This my first post in a long time. It may also be the most urgent and important topic I have ever posted. That’s because it involves the life of someone who needs us.
Most of the time I hit you with a blog about some recent topic, some meaningless sports observations, or my usually…umm…”witty” banter. Occasionally, a few of you find my writing to be either important, or perhaps a bit infuriating.
Trust me this time. This one is urgently important!
Out of nowhere in 2013, I saw Facebook post that shook me to the core. My friend and Furman teammate Allen Edwards had suffered a massive stroke at the age of 42. It was unimaginable that this man who struck fear in the hearts of every offensive line in the Southern Conference was clinging to life in a hospital in Charleston.
Anyone affiliated with Furman football from 1988-2006 knows that name. Allen was a player, a coach, and a legend in both Paladin football and in the Southern Conference.
Former teammates Pat Turner and William Hall shared the news of “Big Al” on Facebook. The guys asked us to post messages so that others could read him words of encouragement.
I sent one of these messages, although I have no memory of what I said. Allen miraculously survived and got back to the Upstate thanks to the work of former teammates and coaches, including Brian Anderson, Don Clardy, the late Bob Glass and Ken Pettus among others. These members of the Furman Football Players Association (FFPA) acquired a place for him to live, but they needed help getting him to therapy appointments and other things.
I volunteered to get him to the therapist during the summer of 2015. After our journey to Greenville Memorial, I fought back tears until I could get Allen back inside his small apartment. I called my wife and cried openly even after I got home—tears bigger and more significant than I had cried in years.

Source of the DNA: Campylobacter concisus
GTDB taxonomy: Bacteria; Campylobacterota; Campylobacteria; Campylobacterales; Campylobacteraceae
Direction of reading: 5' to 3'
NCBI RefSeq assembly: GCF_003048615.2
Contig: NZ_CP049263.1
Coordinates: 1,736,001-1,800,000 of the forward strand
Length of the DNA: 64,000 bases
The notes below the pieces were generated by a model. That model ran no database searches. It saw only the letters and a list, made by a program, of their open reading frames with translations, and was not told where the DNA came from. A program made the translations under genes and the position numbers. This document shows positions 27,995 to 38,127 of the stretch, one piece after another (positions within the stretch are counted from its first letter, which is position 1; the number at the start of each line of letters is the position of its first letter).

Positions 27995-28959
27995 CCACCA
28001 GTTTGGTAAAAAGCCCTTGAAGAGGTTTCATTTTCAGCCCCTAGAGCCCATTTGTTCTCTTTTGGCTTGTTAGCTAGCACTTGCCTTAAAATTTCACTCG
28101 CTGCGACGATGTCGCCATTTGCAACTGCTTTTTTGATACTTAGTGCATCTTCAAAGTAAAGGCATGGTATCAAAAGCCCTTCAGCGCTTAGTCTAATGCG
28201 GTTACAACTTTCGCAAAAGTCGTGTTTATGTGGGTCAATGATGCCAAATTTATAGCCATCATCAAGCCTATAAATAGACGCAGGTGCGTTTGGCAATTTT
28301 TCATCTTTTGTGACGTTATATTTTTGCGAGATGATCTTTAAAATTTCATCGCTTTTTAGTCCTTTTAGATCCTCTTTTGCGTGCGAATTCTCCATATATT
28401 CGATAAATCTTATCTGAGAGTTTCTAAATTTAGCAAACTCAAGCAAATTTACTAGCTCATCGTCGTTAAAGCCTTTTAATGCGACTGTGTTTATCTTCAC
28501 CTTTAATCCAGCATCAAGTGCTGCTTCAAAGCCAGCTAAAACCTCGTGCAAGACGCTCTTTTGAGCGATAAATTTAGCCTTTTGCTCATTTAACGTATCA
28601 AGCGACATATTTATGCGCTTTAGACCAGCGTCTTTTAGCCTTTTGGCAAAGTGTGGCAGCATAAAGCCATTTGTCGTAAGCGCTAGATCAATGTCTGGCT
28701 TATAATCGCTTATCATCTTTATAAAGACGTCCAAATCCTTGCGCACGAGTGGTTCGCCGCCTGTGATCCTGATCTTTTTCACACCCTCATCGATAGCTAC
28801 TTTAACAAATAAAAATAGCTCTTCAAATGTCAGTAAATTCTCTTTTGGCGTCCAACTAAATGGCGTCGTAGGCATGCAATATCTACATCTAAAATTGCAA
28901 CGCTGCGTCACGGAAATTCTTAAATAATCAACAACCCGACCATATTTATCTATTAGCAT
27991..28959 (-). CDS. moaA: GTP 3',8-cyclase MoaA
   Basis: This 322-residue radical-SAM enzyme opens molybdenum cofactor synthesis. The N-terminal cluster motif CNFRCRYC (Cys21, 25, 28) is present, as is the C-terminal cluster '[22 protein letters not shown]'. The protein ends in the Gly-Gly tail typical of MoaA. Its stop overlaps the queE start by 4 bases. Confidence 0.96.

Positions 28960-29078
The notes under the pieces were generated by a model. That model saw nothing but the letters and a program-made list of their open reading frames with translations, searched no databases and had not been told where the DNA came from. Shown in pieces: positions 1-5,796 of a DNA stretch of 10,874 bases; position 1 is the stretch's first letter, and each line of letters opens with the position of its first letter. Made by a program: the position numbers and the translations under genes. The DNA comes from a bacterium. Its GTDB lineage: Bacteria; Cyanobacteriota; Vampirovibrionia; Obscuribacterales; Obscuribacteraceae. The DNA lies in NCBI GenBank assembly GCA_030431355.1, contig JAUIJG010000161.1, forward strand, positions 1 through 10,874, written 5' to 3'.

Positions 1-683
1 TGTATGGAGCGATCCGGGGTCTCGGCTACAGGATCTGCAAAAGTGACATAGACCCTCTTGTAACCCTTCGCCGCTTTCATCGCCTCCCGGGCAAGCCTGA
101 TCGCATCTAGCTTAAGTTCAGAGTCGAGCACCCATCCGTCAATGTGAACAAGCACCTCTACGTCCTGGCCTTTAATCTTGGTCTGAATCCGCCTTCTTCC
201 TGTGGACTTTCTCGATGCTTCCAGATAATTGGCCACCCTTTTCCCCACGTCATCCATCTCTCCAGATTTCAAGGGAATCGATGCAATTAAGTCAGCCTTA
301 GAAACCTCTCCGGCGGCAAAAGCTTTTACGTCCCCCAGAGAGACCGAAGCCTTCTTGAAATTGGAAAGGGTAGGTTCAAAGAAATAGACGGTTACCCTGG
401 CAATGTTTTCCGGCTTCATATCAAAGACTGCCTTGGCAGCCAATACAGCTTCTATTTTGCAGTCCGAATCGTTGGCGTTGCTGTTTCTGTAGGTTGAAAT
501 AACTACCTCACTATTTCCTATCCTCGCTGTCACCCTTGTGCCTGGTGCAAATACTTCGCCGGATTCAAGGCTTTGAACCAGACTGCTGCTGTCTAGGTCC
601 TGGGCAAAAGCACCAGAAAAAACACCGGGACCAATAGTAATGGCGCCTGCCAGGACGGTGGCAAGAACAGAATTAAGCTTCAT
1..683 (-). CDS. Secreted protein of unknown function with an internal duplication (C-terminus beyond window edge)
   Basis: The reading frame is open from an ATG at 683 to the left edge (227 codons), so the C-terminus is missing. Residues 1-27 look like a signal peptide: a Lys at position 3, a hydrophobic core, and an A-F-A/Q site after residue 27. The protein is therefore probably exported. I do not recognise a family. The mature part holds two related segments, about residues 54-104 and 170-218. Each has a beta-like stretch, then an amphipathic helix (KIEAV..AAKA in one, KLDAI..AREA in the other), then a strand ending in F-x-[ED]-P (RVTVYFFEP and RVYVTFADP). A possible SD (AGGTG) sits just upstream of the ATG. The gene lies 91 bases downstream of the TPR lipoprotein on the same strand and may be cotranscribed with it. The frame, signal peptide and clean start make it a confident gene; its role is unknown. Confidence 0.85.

It shocks the system to see a phenomenal athlete and giant of a man cut down like this. How could such a young man suffer such a debilitating assault on his health and well-being? Sure, we know it happens. But that does not make it any less stunning.
After this single encounter, I knew that this was not a short-term problem. Allen would struggle with this for the rest of his life.
And he would need a lot of help from a lot of people.
A Chance Meeting
In late November of 2000, my family came to Greenville for Thanksgiving. This happened to coincide with Furman’s opening round playoff game at Paladin Stadium.
Of all the things that I’d hoped to pass along to my children, one of them was a love, passion and gratitude for Furman University – just as my father and mother passed along to me. This is why I took my nine-year old son to that Friday afternoon practice. I wanted him to get a glimpse of what I loved so much about this place.
After practice, my boy high-fived a few players and spoke with a few of my former coaches. His excitement was obvious. Then we came across defensive line coach Allen Edwards, the best to ever wear the diamond F.
I had not seen Allen since his graduation in 1992, and it was a thrill to shake my friend’s hand. I say “friend” to describe our relationship off the field. On the field, he was the biggest challenge I ever faced in football.
I was a “nobody” in 1989, a walk-on center among 22 offensive linemen from the reigning national champions. My first full contact drill in preseason practice was to block nose guard Allen Edwards. As a freshman in 1988, Allen made his second collegiate start in the national championship game and posted five tackles, including one-for-loss, in Furman’s 17-12 victory over Georgia Southern.
How I drew this assignment, I will never know. But the battle was short-lived. One round of Allen tossing me like a rag doll and All-American center Steve Duggan came to the rescue.
This was an ongoing pattern for the next two years. I played a little at every position along the offensive line, but still ran across Allen enough to understand his greatness. Blocking him was a bit like trying to move a dump truck with your bare hands, with as much “success” as one might expect. I held, grabbed, tripped and everything else I could think of.
If I slowed him down a little, the coaches went nuts and said, “Great job!” Which was a waste, because this just made him mad enough to kill me on the next play.